Room 235 in Bicentennial Hall contains the biology department’s collection of preserved invertebrates, one of the most significant being the Duncan J. McDonald Insect Collection. The McDonald Collection resides in a large metal cabinet that stands about seven feet tall and contains two rows of stacked wooden drawers, 48 drawers in total. There are thousands of insects here, many of which were collected and preserved by McDonald himself, a biology professor at Middlebury from 1967 to 1985.
“Professor McDonald’s contribution to the biology department has been unique,” states the honorary minute that was written upon his retirement in the spring of ’85. “In contrast to the conventional professionalism of the other members of the department, he has been a generalist, a nonconformist, and an original thinker.” McDonald died in 2005; those who knew him at Middlebury, including the recently retired Tom Root and emeritus professor Chris Watters, each chuckled at the description of their former colleague, citing the observation as accurate.
“In the most fundamental sense of the term, he was a natural historian,” says Watters. “He was a lifelong learner and enjoyed being a contrarian. And he always enjoyed contributing to the conversation, whatever that conversation may have been.”
And, in a way, his collection has been continuing a conversation ever since he arrived in the summer of 1967 and began collecting insects.
“The collection is an extraordinary asset to illustrate the great diversity of insects in Vermont and, by extension, the world, in our courses,” says Tom Root. “While the collection correctly accumulates many specimens within each taxonomic group or order of insects, we also take selected examples from each of those to illustrate all of the orders at one time.”
At a glance, the viceroy butterfly could be mistaken for the monarchs that appear in the previous image, an act of mimicry that is intentional on the insect’s behalf. Spritzer, the department chair, uses the collection in his course on animal behavior, using butterflies—with specific attention paid to their wings—to illustrate instances of cryptic coloration and mimicry.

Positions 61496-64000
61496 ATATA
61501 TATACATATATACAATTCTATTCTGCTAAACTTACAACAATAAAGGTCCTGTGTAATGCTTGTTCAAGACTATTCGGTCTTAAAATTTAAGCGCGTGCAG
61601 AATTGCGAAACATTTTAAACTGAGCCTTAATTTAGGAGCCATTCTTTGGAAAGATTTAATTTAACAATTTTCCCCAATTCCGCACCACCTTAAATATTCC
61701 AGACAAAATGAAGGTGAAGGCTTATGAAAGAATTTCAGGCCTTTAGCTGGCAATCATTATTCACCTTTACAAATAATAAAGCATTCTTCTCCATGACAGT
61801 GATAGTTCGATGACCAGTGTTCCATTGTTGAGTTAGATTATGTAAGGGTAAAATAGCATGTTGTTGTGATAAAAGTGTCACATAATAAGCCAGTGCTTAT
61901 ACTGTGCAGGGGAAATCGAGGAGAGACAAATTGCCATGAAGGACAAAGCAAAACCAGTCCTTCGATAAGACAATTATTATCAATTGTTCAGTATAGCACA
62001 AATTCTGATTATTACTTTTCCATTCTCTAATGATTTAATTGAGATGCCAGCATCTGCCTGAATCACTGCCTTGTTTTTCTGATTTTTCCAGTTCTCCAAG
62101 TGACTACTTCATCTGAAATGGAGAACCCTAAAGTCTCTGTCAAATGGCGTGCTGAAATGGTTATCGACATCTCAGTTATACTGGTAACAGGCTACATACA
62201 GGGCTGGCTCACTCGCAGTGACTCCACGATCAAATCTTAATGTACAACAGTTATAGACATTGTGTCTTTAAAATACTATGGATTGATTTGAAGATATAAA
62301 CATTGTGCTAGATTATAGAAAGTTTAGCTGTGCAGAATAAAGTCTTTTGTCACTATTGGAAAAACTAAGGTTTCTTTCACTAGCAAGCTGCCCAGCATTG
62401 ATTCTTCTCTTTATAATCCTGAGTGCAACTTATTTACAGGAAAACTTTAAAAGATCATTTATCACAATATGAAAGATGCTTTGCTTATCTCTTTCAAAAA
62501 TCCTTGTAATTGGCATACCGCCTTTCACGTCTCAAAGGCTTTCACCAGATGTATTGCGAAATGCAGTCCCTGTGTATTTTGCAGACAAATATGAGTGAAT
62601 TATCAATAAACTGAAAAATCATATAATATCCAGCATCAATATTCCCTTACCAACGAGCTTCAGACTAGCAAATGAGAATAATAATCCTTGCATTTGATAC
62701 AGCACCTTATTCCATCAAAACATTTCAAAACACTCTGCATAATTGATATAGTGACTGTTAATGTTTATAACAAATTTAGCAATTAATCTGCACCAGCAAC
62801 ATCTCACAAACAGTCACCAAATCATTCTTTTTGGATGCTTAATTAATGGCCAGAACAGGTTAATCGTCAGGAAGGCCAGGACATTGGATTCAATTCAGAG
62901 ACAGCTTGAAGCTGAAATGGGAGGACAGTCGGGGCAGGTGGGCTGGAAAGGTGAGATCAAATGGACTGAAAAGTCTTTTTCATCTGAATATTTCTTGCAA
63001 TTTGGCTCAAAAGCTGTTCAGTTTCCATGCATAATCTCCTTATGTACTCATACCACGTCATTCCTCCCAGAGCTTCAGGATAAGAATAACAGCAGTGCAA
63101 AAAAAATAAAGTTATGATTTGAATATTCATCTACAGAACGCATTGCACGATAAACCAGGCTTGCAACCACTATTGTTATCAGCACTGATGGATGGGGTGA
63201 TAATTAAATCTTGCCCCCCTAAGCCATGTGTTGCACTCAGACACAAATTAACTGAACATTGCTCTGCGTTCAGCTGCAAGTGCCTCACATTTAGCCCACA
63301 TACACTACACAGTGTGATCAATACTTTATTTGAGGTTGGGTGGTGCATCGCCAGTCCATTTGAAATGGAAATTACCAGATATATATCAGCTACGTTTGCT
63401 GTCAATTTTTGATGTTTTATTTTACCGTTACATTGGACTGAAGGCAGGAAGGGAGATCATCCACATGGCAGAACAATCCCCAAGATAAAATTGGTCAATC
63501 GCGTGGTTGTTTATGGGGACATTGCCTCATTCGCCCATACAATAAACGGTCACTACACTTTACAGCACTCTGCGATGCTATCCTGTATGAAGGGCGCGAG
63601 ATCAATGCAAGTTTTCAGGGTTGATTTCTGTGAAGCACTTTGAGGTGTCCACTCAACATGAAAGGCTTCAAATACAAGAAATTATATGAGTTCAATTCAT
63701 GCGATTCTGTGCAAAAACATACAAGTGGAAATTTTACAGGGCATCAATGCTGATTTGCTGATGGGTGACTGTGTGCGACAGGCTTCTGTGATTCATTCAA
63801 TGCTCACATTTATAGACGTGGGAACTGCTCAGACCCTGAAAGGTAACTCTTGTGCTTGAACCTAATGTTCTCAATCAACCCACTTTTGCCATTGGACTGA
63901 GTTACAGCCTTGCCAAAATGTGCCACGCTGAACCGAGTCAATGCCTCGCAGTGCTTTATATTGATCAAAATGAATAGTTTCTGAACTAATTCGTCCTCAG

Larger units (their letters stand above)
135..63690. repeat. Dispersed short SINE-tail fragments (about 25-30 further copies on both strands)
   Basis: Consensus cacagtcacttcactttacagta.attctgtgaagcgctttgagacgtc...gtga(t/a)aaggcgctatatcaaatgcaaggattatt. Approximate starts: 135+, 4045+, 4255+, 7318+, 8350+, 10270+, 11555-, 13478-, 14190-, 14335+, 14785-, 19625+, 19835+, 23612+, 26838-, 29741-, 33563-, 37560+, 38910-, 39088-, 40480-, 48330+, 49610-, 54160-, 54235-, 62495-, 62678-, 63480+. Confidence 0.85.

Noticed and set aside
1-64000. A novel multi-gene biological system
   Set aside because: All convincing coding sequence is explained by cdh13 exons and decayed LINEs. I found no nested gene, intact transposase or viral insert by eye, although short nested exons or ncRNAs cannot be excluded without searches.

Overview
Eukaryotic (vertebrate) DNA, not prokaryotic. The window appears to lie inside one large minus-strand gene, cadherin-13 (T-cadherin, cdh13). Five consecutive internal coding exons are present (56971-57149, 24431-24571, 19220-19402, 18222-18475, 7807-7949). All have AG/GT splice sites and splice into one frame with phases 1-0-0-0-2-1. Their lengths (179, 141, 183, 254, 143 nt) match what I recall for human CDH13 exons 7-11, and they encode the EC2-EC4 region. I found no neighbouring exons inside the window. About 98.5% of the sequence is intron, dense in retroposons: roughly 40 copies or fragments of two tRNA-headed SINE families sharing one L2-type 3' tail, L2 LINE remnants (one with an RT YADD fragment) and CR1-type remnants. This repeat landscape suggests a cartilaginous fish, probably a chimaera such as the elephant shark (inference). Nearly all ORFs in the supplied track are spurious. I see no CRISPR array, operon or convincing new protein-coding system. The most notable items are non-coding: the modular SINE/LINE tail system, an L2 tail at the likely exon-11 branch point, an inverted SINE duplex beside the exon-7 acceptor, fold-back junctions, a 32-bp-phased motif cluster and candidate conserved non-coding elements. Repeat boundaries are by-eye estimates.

Cicadas have been featured in literature since the time of Homer; Ellery Foutch, an assistant professor of American studies, has used the collection in several of her courses, including the first-year seminar Mermaids, Mummies, and Mastodons: Capturing Nature in America. “I ask students to carefully study a specimen, and then they might write a thorough description of it, working on their observation skills and sense of narrative; or they might write an ‘it’ narrative, a story from the perspective of the specimen itself.”
Anna Mullen ’15 and Sadie Coffin ’19 each took Foutch’s class. Mullen calls the experience “an academic delicacy: a rare (and neglected) kind of intimate inquiry . . . and one of the most generative things I did at Middlebury.” Adds Coffin: “I loved the investigative feeling of uncovering stories about the collector, learning about the science behind patterns on a butterfly’s wings, and studying the broader cultural significance of the creature.”
These spider wasps, commonly referred to as tarantula hawks because females will hunt them and lay their eggs on the spider corpse, are indigenous to the southwestern United States down through Mexico and into Central America. McDonald collected these specimens during a summer research trip to southern Utah and northern Arizona.
“The artistic value of the collection should not be minimized,” says Tom Root. “It is used as a goal when students start their own collections to illustrate the exacting techniques used to mount specimens in specific ways so that they best display their anatomy—but also their beauty, as well.” We close this photo essay with these dragonflies. It is, indeed, a beautiful display. Further, the specimens here were not only collected by Duncan McDonald (in Vermont between 1968 and 1984), but also by his students, James Douglas ’79, Julie Alden ’84, and Diana Hegarty ’85.
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